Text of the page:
Ernest Cline’s Armada Invades Science Fiction

 

cline-armada-largeHas it really taken us nearly one hundred years – or even eighty – to get to the point where the characters in science fiction are themselves aware of science fiction? That self-consciousness seems essential to the sorts of folks who end up in science fiction novels. Meet Zack Lightman, the kid at school who plays way too much Armada, a video game about alien invasion. Soon enough, of course, a saucer from the game shows up outside his schoolroom window, and his world gets s good deal more surreal.

As with Ready Player One, Cline trades on his encyclopedic knowledge of both video games and science fiction, and has a lot of fun doing so. But for all the in-jokes and cross-referencing going on here, it’s important to remember that Cline is working in a literary genre, that is, the novel – and the intricate structure he creates is primarily literary. Armada is not a video game. Cline knows that he’s working with the reader to create this world, not simply unreeling a series of special effects. We do care about the characters, and the science-fiction fantasies play out against a rather droll suburban backdrop.   If you’re inclined to think that Armada is just about alien invasions, think again. Let the saucers arrive. Those who have to fight them now have a pretty damn good job opportunity.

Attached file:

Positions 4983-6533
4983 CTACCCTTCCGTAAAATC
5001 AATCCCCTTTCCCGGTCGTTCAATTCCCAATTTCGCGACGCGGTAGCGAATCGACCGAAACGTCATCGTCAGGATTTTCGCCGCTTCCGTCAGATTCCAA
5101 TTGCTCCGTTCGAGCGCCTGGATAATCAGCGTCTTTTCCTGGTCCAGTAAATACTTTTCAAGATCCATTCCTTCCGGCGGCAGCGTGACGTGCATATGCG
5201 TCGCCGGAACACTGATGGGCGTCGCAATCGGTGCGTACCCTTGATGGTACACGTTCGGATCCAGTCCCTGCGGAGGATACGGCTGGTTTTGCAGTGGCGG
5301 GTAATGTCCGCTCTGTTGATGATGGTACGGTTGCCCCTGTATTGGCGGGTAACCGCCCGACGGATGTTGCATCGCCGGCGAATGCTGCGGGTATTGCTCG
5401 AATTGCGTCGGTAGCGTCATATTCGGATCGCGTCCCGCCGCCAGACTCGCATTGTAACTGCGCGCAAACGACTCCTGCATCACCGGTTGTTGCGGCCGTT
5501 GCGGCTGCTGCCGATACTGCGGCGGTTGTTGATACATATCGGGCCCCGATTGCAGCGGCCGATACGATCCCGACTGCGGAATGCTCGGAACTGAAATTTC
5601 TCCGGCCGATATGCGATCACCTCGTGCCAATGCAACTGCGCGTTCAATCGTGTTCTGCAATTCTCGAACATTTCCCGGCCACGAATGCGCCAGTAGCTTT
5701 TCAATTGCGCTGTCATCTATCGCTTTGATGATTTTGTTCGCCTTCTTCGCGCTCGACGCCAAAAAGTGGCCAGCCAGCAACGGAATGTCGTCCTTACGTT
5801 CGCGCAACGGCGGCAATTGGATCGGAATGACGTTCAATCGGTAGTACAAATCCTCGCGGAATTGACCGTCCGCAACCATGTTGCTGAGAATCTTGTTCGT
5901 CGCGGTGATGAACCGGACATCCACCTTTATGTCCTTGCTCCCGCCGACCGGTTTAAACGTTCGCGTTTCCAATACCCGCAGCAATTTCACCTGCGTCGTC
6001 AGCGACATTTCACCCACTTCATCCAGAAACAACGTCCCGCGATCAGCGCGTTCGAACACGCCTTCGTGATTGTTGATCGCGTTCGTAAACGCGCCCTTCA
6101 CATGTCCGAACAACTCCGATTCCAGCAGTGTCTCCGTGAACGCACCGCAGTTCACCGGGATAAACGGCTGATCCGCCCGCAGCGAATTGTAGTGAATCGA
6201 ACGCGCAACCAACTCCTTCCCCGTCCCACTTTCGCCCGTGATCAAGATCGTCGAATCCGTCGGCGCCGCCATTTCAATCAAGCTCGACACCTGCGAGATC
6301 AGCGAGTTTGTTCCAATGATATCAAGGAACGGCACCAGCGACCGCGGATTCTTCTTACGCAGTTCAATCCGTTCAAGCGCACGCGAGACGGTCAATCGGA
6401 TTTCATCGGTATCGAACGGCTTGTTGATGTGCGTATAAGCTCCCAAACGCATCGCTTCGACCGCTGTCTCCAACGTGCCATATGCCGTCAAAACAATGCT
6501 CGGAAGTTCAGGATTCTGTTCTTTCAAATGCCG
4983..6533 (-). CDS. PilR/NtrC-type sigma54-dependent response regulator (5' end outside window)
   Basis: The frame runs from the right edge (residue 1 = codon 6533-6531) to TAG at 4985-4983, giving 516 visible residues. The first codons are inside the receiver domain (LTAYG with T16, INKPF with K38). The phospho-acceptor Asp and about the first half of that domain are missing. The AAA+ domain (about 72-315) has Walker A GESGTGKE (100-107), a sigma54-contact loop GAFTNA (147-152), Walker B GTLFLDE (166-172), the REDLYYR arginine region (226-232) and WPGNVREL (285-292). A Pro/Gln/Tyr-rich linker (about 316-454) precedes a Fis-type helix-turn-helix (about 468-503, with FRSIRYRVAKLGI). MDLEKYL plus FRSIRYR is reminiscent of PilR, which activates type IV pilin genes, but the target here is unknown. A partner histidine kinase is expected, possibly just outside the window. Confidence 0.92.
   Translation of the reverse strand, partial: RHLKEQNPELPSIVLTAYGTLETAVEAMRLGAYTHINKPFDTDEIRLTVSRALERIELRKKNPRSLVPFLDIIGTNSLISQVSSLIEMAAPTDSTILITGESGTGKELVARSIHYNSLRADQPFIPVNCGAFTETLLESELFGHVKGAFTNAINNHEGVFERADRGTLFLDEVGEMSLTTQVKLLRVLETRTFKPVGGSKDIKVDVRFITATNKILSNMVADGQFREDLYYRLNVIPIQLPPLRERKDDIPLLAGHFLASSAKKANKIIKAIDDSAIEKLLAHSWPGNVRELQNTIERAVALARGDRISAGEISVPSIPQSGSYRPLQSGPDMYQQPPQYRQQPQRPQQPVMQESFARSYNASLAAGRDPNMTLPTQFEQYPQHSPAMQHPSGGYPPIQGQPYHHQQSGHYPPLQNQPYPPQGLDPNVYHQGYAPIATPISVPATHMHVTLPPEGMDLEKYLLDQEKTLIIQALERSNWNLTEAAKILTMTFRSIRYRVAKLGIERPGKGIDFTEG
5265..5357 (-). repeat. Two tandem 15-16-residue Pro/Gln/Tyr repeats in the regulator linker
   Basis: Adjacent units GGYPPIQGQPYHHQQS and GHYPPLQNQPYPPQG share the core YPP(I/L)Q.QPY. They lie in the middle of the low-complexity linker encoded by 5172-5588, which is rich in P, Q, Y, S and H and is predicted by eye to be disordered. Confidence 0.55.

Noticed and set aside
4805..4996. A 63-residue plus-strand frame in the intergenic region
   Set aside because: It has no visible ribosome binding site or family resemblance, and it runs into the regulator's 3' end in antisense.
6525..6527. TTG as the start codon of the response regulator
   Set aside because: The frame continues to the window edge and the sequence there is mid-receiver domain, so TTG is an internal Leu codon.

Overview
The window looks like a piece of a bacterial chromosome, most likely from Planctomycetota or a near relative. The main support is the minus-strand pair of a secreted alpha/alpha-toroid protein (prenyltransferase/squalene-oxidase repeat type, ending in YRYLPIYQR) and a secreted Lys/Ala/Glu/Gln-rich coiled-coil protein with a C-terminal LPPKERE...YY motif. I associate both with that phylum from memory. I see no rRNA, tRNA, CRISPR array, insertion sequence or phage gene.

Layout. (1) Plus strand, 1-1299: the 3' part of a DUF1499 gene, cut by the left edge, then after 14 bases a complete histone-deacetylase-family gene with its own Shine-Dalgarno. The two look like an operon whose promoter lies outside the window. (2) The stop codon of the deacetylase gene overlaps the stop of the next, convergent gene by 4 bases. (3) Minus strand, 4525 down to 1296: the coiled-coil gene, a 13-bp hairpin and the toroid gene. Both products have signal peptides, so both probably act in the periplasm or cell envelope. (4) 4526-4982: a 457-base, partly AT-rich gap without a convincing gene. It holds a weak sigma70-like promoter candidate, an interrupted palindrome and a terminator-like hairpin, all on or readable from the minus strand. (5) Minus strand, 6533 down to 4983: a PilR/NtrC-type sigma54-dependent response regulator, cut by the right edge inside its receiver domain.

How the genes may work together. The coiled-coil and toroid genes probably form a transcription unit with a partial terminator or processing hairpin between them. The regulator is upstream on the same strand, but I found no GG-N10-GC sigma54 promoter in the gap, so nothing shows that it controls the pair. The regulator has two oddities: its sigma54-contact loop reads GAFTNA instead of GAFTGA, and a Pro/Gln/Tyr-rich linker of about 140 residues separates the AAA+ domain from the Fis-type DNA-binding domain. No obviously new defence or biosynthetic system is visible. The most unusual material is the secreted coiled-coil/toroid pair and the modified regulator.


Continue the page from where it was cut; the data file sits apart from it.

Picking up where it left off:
Of course, sitting down to talk with Ernest Cline about this novel is itself a rather different digression. It’s all about digging into the fun stuff behind the special literary effects.

Here’s a link to our short form interview, about 5 minutes long.

Or you can listen here.

Here’s a link to the in-depth conversation, almost an hour.

Or, settle back and listen here. Your boss won’t know what’s coming out of the headphones.

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